Wednesday, September 26, 2012

The Race is On: The Theological and Human Issues in the 2012 Election

by John Shelby Spong

The nominating conventions for both parties are visible now only through the rearview window. The banners have been taken down, the balloons have fallen, the local bars are back to their normal patrons and the campaigns are now in full swing. The nominating conventions are actually a strange ritual, something of a dated hangover from our political past. The choice of the vice-president today is left up to the presidential nominee alone who taps the running mate. The last contested vice-presidential nomination came in 1956, again at the Democratic Convention, when presidential nominee Adlai E. Stevenson II, then the former governor of Illinois, threw the nomination of his running mate open to the convention without a recommendation. Senator Estes Kefauver won that spirited battle over two primary opponents, Senator John F. Kennedy of Massachusetts and Senator Al Gore Sr., of Tennessee.

Today, these conventions nominate no one. The nominees have normally been picked long before and are not only known, but have also been actively campaigning. These gatherings have become little more than political theater or “infomercials” and are used primarily to launch the campaign. They are carefully crafted to recognize all the special interest groups that gather around each party, to showcase either those rising star candidates seeking national office (one thinks of Ted Cruz, Republican senatorial nominee in Texas and Elizabeth Warren, the Democratic senatorial nominee in Massachusetts) or to give a boost to a candidate deemed to be in a tight race. They also serve to introduce or re-introduce the nominees of each party and hopefully to frame the issues that will be at stake in the election.

I see the election of a president every four years as a time to read the cultural and political signs that tell me where my country is at that moment, what is happening to its values and dreams and where this nation appears to be headed. In 2012, the Democratic Convention endorsed gay marriage in its platform and in countless speeches. That means that on the issue of homosexuality this country has shifted its majority opinion dramatically in just eight years. Overt gay-bashing politics has thus gone the way of overt racist politics. Homophobia and racism are both still present, but neither is any longer socially acceptable unless well disguised. Today only code words are allowed.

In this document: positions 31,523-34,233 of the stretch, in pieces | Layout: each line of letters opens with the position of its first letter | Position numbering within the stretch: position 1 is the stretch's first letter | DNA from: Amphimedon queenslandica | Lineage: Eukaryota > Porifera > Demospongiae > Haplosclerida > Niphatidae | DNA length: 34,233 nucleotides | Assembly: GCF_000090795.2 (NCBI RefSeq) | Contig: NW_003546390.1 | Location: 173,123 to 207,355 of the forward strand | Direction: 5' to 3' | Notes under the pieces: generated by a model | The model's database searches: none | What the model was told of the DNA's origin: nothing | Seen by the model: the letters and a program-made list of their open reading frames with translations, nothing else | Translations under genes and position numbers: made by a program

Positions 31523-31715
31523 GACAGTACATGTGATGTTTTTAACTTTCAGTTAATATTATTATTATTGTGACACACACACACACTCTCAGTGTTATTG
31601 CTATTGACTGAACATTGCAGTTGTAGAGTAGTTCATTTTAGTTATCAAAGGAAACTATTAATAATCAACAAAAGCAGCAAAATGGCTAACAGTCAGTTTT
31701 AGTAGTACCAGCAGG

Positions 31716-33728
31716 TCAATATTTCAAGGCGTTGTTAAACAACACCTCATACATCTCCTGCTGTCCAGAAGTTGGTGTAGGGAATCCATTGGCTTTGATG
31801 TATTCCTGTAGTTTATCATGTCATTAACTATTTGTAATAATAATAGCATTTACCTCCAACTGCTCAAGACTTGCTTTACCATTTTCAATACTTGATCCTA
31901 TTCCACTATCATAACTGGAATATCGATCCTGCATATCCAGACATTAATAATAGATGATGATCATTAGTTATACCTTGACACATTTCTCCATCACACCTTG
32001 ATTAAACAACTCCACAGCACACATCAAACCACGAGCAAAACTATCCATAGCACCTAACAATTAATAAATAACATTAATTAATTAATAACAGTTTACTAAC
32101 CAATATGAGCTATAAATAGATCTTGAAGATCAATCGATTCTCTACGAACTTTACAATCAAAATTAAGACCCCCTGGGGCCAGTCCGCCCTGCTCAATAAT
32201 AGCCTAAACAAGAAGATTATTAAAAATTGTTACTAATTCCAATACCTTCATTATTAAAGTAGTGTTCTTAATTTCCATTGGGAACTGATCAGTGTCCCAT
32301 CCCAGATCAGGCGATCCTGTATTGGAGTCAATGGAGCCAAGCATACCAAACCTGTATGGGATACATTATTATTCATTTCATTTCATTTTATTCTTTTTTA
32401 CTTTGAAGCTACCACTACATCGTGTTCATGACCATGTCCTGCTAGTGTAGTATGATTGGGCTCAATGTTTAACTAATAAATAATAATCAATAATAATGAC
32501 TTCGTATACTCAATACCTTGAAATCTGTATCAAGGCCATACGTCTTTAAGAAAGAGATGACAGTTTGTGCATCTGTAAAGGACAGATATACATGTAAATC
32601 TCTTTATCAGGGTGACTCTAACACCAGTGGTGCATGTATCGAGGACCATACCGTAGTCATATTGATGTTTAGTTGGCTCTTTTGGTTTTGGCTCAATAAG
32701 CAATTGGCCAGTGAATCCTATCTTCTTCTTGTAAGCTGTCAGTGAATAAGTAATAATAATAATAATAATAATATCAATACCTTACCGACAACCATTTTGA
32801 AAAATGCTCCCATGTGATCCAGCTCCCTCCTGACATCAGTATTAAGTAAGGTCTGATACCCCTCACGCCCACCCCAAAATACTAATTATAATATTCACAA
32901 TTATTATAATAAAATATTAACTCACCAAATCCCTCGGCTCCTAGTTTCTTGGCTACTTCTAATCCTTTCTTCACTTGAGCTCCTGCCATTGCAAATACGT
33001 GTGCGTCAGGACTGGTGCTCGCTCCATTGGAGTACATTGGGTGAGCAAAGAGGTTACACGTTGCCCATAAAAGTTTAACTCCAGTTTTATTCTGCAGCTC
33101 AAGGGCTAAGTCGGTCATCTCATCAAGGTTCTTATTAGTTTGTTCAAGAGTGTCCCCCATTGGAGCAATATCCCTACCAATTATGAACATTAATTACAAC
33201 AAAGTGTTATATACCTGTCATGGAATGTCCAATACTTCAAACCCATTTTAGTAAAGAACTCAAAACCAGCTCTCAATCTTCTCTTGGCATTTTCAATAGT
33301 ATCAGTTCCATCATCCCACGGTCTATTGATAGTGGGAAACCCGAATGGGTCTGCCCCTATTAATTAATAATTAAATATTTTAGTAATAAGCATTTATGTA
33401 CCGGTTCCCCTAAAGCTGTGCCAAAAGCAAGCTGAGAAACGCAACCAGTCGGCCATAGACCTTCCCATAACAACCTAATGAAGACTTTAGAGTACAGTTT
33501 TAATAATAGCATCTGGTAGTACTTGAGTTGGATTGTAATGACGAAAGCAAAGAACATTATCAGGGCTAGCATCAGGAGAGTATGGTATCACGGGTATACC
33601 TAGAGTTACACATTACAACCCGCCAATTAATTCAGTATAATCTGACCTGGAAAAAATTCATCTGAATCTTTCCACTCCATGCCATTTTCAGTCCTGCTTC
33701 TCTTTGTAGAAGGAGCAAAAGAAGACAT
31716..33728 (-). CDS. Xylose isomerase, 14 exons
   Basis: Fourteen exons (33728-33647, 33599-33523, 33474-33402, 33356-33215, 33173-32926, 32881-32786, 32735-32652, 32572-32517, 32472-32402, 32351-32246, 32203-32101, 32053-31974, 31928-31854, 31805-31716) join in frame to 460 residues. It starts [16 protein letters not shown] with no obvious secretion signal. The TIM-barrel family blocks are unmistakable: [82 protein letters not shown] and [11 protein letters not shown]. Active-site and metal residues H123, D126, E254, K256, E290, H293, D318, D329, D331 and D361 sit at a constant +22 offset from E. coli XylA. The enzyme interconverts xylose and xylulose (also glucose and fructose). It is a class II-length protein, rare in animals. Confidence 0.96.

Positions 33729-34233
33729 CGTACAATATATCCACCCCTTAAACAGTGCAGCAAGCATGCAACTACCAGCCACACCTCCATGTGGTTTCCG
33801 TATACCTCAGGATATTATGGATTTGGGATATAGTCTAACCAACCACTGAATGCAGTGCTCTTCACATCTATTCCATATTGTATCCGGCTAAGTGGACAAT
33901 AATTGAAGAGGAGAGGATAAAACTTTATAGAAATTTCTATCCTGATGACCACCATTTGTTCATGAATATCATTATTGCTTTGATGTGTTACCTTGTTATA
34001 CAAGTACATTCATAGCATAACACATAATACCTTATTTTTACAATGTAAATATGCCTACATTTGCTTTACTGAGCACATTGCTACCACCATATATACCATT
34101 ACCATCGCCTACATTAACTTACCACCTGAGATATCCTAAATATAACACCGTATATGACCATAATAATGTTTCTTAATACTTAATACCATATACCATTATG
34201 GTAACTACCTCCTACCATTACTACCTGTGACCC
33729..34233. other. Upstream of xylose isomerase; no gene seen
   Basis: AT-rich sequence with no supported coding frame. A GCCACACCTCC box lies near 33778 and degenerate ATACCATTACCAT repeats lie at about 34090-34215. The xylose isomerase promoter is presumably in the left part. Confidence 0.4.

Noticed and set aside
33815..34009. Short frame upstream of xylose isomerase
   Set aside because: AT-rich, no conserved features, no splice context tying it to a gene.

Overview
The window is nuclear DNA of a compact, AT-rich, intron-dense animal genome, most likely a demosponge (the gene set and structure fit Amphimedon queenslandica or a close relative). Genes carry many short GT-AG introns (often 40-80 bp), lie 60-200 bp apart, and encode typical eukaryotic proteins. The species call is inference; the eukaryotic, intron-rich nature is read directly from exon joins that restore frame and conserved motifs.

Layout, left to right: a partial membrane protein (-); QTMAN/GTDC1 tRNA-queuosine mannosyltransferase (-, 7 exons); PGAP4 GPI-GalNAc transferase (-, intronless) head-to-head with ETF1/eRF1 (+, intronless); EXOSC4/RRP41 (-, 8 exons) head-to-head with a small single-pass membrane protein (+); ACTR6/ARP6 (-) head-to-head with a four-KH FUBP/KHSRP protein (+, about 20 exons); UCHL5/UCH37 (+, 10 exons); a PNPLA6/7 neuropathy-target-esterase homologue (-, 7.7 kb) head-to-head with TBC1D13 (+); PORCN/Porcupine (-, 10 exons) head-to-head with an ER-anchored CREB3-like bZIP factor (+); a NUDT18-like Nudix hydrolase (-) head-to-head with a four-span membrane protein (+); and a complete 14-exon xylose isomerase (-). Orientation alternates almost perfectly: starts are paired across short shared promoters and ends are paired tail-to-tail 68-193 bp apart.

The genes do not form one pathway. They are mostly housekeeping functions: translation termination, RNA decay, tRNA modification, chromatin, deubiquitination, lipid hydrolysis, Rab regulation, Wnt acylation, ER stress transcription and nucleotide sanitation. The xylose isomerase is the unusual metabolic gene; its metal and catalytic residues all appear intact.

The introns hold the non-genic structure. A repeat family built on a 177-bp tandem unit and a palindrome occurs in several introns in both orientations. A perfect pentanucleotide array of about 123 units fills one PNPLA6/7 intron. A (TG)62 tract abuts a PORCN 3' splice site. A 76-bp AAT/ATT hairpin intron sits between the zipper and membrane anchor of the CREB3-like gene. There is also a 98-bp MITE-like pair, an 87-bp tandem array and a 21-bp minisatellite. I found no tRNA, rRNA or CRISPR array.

Both campaigns featured women. Both showed off their elected female senators, governors and representatives. We listened to magnificent speeches made by the wives of the presidential nominees. I have a hard time imagining Pat Nixon or Bess Truman giving a speech!

As I look at America today, it seems to me that we are in a dramatic period of consciousness raising. It began to be visible in the campaign four years ago when among the serious and viable candidates for the presidency were a woman, a Hispanic, an African-American, a Mormon and a man who had been married three times. None of these would have been taken seriously twenty-five years earlier. Consciousness breakthroughs always produce a hostile reaction from those who feel displaced by the broadening of those who are considered acceptable for leadership. We are living with that reaction. The real issue to be measured in this year’s election is how rapidly we, as a people, will be able to embrace this new consciousness. One party says it focuses on individuality and freedom, the other on the quality of our corporate society and the corporate good. One party is rooted in the quality of leadership coming from traditional sources and it does not appear to be welcoming to newcomers. They value merit, ability and the kind of competitiveness that produces wealth. The other is rooted in a wider demographic pool, stressing openness to rising minorities.